Judge Penney Azcarate told jurors their verdict must be unanimous before sending them to deliberate Friday afternoon.
“I know that this trial has been a huge sacrifice for all of you and taken away from your life for weeks on end here,” Azcarate told they jury. “I know I speak for all of us associated with the case and I want to thank you for your service in this matter.”
At issue is a 2018 op-ed Heard penned in the Washington Post where she identified herself as “a public figure representing domestic abuse,” which Depp said falsely painted him as an abuser and cost him work in Hollywood. Heard countersued Depp, claiming his attorney’s statements that her abuse allegations were a “hoax” defamed her and her once blossoming career to suffer.
Shortly before beginning deliberations, jurors heard closing arguments from both Heard and Depp’s attorneys.
Heard’s attorney, Ben Rottenborn, told jurors that if Depp failed to prove he never abused Heard, she wins the case.
“Mr. Depp simply cannot prove to you that he never once abused Amber,” Rottenborn said. “A ruling against Amber here sends the message that no matter what you do as an abuse victim, you always have to do more. No matter what you document, you always have to document more. No matter who you tell, you always have to tell more people. No matter how honest you are about your own imperfections and your own shortcomings in a relationship, you need to be perfect in order for people to believe you. Don’t send that message.”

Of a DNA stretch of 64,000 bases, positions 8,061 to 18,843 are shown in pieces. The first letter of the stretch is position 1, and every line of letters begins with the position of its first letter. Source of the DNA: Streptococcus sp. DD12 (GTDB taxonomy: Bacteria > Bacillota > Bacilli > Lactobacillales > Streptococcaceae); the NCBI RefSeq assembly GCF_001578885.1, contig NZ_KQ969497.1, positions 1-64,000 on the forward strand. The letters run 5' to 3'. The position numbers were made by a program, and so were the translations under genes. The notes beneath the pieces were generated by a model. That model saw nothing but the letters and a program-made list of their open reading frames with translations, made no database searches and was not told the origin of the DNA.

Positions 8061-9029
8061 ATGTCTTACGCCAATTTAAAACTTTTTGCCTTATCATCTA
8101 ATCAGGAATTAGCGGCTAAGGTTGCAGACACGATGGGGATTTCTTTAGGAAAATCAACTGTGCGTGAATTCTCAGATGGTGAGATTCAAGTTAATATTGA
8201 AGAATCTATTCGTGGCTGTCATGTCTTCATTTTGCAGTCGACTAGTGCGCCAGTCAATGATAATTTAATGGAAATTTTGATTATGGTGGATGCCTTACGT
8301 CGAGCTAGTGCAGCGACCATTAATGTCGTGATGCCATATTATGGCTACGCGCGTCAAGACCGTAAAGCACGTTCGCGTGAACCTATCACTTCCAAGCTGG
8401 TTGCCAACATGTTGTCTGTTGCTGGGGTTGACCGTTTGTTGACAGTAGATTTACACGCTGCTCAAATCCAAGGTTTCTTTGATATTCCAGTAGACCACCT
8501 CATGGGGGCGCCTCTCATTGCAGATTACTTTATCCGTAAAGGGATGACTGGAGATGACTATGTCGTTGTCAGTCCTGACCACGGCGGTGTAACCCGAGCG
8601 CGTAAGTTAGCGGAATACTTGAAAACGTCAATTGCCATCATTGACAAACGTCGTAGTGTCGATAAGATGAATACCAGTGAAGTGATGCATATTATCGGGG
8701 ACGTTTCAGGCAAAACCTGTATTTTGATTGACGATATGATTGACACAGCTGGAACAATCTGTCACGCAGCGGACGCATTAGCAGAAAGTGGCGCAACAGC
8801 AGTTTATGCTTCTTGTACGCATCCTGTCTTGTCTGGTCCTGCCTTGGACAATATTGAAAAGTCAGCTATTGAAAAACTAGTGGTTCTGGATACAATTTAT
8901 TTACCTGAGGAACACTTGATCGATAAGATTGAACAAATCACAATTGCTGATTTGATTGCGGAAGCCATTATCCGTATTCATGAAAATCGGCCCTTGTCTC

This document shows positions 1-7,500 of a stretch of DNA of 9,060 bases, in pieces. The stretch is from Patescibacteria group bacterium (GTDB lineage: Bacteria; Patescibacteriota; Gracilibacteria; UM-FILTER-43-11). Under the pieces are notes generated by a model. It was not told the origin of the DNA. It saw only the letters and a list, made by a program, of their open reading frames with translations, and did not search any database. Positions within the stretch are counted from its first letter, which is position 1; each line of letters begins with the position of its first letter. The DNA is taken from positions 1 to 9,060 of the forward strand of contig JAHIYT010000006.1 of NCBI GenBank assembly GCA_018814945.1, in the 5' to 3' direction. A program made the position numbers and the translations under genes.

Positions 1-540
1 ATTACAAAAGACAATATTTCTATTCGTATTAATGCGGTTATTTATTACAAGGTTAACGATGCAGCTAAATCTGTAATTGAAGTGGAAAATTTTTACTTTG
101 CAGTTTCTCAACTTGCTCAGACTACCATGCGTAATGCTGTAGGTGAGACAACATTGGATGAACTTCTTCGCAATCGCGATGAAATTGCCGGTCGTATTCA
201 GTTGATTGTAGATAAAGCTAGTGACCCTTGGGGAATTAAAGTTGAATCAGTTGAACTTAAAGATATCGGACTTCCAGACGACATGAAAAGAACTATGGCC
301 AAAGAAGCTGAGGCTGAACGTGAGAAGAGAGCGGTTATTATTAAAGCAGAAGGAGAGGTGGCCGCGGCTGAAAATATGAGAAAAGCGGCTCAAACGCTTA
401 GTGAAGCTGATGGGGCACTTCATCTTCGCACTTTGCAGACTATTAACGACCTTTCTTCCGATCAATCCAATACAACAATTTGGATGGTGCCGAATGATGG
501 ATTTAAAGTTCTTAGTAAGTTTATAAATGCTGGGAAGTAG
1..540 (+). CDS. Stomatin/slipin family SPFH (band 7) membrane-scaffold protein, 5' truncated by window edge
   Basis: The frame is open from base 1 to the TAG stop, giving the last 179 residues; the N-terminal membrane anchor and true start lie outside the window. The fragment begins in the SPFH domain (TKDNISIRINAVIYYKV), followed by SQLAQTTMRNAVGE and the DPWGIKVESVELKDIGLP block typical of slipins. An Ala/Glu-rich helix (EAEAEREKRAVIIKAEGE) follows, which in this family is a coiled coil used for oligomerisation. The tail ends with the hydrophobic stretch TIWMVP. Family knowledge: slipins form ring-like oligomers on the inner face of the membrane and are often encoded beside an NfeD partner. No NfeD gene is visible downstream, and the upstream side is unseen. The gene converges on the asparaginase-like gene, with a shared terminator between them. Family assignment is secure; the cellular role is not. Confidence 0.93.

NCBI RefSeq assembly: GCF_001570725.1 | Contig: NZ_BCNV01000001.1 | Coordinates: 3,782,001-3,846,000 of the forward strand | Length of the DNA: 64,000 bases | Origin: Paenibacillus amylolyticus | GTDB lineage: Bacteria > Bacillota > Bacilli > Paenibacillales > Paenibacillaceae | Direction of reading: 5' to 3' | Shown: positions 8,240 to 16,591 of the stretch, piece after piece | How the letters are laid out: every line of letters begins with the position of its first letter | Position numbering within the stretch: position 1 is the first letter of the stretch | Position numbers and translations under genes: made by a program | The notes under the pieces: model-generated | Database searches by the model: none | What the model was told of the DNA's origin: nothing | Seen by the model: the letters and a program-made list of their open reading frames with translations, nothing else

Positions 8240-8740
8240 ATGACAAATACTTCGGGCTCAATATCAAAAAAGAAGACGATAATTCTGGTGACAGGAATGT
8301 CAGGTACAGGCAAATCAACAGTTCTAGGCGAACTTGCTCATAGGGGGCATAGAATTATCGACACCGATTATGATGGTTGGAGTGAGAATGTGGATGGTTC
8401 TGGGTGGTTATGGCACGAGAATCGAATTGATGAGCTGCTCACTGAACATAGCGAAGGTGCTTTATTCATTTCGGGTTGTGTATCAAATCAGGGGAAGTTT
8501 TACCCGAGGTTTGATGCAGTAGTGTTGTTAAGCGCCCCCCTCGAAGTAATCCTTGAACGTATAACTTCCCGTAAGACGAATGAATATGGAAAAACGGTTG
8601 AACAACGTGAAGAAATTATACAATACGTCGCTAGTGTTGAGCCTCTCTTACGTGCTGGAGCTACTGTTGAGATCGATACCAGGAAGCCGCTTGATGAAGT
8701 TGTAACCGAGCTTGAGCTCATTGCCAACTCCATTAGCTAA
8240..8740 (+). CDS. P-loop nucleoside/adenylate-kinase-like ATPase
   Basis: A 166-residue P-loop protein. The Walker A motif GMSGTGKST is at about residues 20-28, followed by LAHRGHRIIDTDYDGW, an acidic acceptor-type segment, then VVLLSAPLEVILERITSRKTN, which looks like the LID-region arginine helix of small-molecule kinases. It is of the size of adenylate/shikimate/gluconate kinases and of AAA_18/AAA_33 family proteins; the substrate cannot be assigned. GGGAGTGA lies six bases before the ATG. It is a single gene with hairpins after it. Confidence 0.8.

Earlier on Friday, Depp’s attorneys argued that Heard was the abuser, not Depp.
“What Ms. Heard testified to in this courtroom is the story of far too many women,” attorney Camille Vasquez said. “But the overwhelming evidence and weight of that evidence, shows that it’s not her story. It’s not Ms. Heard’s story. It was an act of profound cruelty, not just to Mr. Depp, but to true survivors of domestic abuse. For Ms. Heard to hold herself out as a public figure representing domestic abuse. It was false, it was defamatory and it cause irreparable harm.”
For six weeks, jurors heard more than 100 hours of testimony from witnesses who often gave contradicting viewpoints of aspects of the former couple’s private life — from movie deals to accounts of violent altercations — either in person, remotely, or through recorded depositions that were edited down.
If the jury does not reach a verdict Friday, deliberations will resume on next Tuesday.
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